There were wars... Fought over very minor edits.

And it quickly became clear that it is hard to sell someone on the value of 3rd-party edits when all they see is pedantry. If someone takes your barely-legible, heavily-downvoted question and turns it into an easy-to-read, easy-to-answer showpiece, well... The proof is in the pudding! But when someone else's name suddenly appears on Your Masterpiece and you look only to find that they've been obsessively adding Oxford commas and nothing else... Well, shucks - that can be a bit hard to swallow.

Conclusion: the system gently encourages behaviors that make life easier for all concerned

No, that wasn't a title; that's the actual conclusion here. There are other factors involved that I haven't touched on, but you can find them linked to in the first paragraph.

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Someone's going to start an edit war over that conclusion being marked up as a heading. –  BoltClock's a Unicorn Jan 4 at 8:41
    
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Surely the problem with somebody adding in Oxford commas in that proper comma usage in English is controversial, and so you may not agree with the editor. Making edits that the owner might not agree with is clearly problematic, whether they're minor style changes or vast changes in the post's meaning. A better example of a minor edit would be something small but objectively correct, like fixing an unimportant spelling error; it may not matter very much, but why would you be against this? –  Mark Amery Jan 5 at 18:57
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Oh wait, I just understood you. You're suggesting that, because editors' names appear on posts, somebody who merely fixes a spelling error would appear to outsiders like a co-author of the answer, reducing how much credit the real author gets? I'd never considered that angle. –  Mark Amery Jan 5 at 19:01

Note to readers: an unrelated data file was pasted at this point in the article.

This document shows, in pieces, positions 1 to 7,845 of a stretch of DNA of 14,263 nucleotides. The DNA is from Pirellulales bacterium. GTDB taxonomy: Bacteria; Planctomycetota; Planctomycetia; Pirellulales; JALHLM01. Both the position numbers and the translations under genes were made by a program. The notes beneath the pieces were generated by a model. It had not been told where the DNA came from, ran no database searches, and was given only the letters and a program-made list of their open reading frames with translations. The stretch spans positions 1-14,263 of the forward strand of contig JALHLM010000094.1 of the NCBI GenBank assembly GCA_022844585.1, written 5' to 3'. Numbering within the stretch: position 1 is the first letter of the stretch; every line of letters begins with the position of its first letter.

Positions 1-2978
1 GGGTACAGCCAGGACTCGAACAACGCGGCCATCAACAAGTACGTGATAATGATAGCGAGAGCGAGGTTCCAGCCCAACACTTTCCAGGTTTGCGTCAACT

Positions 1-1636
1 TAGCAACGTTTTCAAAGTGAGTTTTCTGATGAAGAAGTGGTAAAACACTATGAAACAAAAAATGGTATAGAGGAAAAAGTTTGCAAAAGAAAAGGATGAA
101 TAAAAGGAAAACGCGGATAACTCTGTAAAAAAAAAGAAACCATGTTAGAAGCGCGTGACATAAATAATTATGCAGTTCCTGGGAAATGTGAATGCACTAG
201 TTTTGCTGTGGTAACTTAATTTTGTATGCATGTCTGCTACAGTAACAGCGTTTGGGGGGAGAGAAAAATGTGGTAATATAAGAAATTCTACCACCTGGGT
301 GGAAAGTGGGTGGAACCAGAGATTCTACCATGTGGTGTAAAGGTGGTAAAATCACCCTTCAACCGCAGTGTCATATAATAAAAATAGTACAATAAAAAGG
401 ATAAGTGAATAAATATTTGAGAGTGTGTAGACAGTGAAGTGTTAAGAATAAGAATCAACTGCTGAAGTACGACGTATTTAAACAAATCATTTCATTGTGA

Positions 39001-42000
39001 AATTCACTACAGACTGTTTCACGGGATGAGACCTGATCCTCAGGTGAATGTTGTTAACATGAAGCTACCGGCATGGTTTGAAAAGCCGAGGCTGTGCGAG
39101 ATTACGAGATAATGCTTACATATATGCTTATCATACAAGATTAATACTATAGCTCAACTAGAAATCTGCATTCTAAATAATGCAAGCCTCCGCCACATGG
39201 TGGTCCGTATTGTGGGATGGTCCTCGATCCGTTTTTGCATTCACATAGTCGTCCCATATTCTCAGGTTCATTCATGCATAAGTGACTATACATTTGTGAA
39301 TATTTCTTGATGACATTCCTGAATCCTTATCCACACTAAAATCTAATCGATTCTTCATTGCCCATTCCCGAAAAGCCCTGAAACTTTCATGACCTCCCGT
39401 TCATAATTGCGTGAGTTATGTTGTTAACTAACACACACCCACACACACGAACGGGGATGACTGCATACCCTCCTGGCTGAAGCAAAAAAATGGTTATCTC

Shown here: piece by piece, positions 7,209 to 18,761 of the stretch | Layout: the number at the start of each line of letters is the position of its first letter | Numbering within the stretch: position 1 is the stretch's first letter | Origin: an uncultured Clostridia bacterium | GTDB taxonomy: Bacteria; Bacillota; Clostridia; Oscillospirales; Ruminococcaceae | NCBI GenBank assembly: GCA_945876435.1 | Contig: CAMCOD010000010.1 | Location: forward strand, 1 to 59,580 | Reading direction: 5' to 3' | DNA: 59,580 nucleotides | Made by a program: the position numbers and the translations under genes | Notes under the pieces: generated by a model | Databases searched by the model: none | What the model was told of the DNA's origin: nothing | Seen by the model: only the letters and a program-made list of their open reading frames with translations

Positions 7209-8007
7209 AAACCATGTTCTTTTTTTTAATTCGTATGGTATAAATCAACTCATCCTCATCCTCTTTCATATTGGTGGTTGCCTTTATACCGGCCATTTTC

That's part of it, @Mark. The other part is simply the notion that there is a "real author". I think that's a little bit hard to grasp for many of us because we're just so used to the concept that we take it for granted... That's why I tried to contrast wikis and forums here: in one you don't really expect to see an author, while in the other you expect every word to be the author's. SE tries to strike a balance between them, and in truth it can be far more delicate than most folks realize: I've seen people get into arguments over seemingly-insignificant spelling or grammar corrections. –  Shog9 Jan 5 at 19:33

I think this is an excellent question and I'm unsure about the answer myself.

On the one hand, a website where all questions use "I" instead of "i" and all sentences end with proper punctuation looks and feels professional and serious, which is very good. People often match their behavior to the behaviors of those around them, so newcomers are more likely to use "you" instead of "u", or take a minute to proof-read their posts, when posting in such a site. This is especially true for question titles, which have a much higher visibility than just content.

On the other hand, there's no real upper bound to how many times you can improve a post. I've had posts of my own that I carefully proof-read and fixed all mistakes, only to encounter a few more grammatical mistakes later on. Is it worth the bump just to fix it? Would anyone care? Would anyone care if I wrote "starcraft" or "StarCraft"?